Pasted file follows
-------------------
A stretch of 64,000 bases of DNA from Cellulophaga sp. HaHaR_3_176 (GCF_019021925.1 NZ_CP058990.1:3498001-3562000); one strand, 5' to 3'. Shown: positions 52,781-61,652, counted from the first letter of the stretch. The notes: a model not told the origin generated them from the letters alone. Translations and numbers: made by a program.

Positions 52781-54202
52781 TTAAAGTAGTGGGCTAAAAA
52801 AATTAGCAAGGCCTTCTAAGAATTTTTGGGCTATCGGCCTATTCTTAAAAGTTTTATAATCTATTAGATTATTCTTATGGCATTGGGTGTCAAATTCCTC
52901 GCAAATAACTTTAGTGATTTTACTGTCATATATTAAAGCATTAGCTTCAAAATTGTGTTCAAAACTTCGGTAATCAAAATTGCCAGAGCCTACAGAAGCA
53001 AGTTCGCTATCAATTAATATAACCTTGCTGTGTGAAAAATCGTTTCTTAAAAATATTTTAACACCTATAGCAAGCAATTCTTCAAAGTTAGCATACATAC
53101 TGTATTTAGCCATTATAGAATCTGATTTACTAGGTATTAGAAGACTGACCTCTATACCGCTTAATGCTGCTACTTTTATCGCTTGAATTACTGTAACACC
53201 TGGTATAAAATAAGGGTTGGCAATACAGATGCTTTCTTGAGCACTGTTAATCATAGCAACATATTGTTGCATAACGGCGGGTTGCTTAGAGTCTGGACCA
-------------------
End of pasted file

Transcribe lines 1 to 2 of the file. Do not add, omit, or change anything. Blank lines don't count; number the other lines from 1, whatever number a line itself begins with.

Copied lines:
A stretch of 64,000 bases of DNA from Cellulophaga sp. HaHaR_3_176 (GCF_019021925.1 NZ_CP058990.1:3498001-3562000); one strand, 5' to 3'. Shown: positions 52,781-61,652, counted from the first letter of the stretch. The notes: a model not told the origin generated them from the letters alone. Translations and numbers: made by a program.

Positions 52781-54202